My own racial awareness—of my race—started in college in Greensboro, North Carolina. The UNC campus there already was fairly well-integrated. There were contradictions, for sure. My dorm was integrated. Fraternities were mostly not. My friend’s hip hop radio show, the first ever on the campus station, was arguably more popular than my classic rock show. My roommate’s stepfather was among five people killed in 1979 by KKK and American Nazi Party members during a march in support of mostly black textile workers. (All suspects were later acquitted of all charges by all-white juries.) The counter at Woolworth’s where four black students sat down for lunch one day in 1960 and ignited the fires of the modern civil rights movement was just downtown, but one of the state’s U.S. senators, Jesse Helms, was an unapologetic Confederate monument in his own right.
The internet age has allowed widespread exposure of police killings of unarmed black men, and the Black Lives Matter movement has risen in response. We are now in a time when people across the political spectrum unite to condemn obvious symbols of racism. It’s a time when white people can no longer hide behind “southern pride” or “honoring history” when they shrug at symbols of the Confederacy. White people can’t allow that privilege to go unchallenged any longer.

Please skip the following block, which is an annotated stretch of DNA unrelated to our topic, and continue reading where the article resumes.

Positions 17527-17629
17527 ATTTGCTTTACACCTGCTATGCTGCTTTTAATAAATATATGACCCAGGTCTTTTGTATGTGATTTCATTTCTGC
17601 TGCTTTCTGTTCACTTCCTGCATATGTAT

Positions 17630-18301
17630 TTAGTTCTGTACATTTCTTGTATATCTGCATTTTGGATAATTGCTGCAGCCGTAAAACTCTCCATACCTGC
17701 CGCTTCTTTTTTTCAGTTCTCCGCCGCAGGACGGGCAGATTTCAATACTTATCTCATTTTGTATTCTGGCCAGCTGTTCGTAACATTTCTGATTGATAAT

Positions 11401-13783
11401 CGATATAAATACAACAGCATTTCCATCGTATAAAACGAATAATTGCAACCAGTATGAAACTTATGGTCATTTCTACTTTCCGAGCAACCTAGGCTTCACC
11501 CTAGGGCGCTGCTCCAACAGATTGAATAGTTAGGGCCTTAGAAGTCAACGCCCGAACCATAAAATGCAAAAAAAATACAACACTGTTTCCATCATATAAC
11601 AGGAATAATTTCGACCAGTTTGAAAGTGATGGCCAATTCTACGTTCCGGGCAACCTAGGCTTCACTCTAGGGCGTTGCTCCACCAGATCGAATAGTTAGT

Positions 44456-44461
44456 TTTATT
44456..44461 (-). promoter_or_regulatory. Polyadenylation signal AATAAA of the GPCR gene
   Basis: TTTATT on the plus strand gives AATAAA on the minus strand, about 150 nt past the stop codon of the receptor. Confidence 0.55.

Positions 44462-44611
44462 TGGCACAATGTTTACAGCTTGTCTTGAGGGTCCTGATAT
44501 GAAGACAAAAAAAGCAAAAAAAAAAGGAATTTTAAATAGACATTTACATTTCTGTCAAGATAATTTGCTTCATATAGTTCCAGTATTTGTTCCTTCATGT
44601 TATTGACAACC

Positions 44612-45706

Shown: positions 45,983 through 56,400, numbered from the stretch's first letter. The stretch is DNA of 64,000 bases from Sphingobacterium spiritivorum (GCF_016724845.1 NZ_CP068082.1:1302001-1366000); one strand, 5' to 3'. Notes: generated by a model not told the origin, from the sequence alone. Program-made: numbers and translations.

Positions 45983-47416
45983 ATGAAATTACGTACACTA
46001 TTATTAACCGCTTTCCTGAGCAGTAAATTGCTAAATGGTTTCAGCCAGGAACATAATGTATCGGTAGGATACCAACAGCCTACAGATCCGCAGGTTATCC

Chris Winters is a senior editor at YES!, where he specializes in covering democracy and the economy. Chris has been a journalist for more than 20 years, writing for newspapers and magazines in the Seattle area. He’s covered everything from city council meetings to natural disasters, local to national news, and won numerous awards for his work. He is based in Seattle, and speaks English and Hungarian.